Shtum, by Jem Lester, tells the story of a family caring for a severely autistic ten year old boy, and their struggles to cope with him whilst their own lives fall apart. It is a searingly honest exploration of a marriage at breaking point, of problems with communication, and of generational resentments. It demonstrates love in action when the words cannot be found.
Life for the protagonist, Ben Jewell, is not going well. To further the case of an upcoming tribunal regarding his son Jonah’s ongoing care, Ben’s wife, Emma, suggests a temporary separation. Ben and Jonah move in with his father, Georg, who Ben has not spoken to for months. As if this were not enough, Ben’s business is suffering due to his neglect. He gets through each day by drinking. He drinks a lot.
Georg accepts that his assistance is required but makes it clear that he is not impressed with his son’s behaviour. When Ben overhears Georg chatting to Jonah about his past, something that he has always avoided doing with Ben, he feels anger towards the old man. Their relationship is filled with unspoken resentments stretching back to Ben’s childhood. Now Georg disapproves of Ben’s plans to send his son away.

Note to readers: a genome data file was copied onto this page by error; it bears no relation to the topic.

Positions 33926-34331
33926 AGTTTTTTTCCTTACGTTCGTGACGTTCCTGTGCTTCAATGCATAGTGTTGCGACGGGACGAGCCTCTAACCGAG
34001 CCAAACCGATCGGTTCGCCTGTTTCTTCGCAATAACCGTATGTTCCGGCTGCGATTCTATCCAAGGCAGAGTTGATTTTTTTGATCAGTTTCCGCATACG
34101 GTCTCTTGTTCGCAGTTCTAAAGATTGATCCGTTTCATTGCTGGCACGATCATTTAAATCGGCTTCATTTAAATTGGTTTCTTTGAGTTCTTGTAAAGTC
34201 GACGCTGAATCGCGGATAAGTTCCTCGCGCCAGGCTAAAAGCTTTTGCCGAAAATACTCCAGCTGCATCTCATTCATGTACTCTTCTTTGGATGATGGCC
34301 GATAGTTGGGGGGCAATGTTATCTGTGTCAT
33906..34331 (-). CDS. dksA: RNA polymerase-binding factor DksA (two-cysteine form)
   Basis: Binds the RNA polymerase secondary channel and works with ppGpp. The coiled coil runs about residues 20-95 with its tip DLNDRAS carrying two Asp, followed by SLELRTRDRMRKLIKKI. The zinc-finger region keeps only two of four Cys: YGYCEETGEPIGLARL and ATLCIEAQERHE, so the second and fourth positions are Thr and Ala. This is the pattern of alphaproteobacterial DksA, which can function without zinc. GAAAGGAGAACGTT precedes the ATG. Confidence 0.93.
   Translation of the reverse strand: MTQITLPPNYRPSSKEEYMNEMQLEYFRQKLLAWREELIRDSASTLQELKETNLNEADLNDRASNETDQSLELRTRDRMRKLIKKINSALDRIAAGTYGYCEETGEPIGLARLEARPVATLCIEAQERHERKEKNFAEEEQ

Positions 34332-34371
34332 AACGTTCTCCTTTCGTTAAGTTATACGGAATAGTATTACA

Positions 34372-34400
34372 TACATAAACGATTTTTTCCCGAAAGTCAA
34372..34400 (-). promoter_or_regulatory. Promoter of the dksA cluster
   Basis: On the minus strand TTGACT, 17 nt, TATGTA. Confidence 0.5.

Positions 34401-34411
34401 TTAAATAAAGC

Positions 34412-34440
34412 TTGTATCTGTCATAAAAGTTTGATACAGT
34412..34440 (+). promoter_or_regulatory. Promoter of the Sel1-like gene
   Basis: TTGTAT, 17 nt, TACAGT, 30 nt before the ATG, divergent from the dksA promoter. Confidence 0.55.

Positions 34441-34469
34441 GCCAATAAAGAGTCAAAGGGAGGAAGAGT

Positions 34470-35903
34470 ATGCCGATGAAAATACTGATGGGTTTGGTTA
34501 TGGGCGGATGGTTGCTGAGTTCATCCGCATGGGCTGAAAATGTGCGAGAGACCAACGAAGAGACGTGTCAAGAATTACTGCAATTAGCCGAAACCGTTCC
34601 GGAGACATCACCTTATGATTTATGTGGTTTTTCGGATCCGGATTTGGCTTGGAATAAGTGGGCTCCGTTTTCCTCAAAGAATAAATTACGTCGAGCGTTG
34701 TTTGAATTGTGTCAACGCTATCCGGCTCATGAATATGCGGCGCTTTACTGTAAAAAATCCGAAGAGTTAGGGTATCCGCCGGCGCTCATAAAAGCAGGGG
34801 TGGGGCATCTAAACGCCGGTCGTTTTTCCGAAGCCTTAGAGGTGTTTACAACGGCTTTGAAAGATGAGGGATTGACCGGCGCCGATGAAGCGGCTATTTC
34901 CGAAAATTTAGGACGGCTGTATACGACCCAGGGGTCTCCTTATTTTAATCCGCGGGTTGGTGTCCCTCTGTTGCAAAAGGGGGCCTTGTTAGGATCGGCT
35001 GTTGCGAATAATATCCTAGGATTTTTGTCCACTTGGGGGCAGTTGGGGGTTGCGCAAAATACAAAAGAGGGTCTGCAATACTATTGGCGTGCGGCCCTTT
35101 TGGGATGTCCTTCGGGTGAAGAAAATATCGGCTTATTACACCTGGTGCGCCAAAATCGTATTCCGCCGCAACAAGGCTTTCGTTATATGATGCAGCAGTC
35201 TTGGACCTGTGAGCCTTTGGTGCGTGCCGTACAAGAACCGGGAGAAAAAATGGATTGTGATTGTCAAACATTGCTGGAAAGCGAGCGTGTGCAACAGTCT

Emma has all but vanished from their lives so Ben is forced to deal with the cost and organisation of Jonah’s case for the tribunal. He is perplexed by his wife’s behaviour and starts to suspect an affair.
Jonah’s days revolve around routine; when this is upset his reactions become unpredictable, sometimes violent. He is a strong, lively, hungry boy. He is also incontinent. Much of his care involves providing the foods he will eat and cleaning up the mess that is subsequently produced. He is mute and it is unclear how much he understands of what he is told. The vivid portrayal of such a child makes his parent’s actions understandable if not commendable.
This is an emotionally charged read yet is written with humour and frankness. The plot is compelling but it was the character development that particularly impressed. I especially enjoyed the way the author presented Georg, and then revealed why he acted as he did.
A remarkable, moving book that deserves to be read widely. Put this on your wish list for next year.
My copy of this book was provided gratis by the publisher, Orion.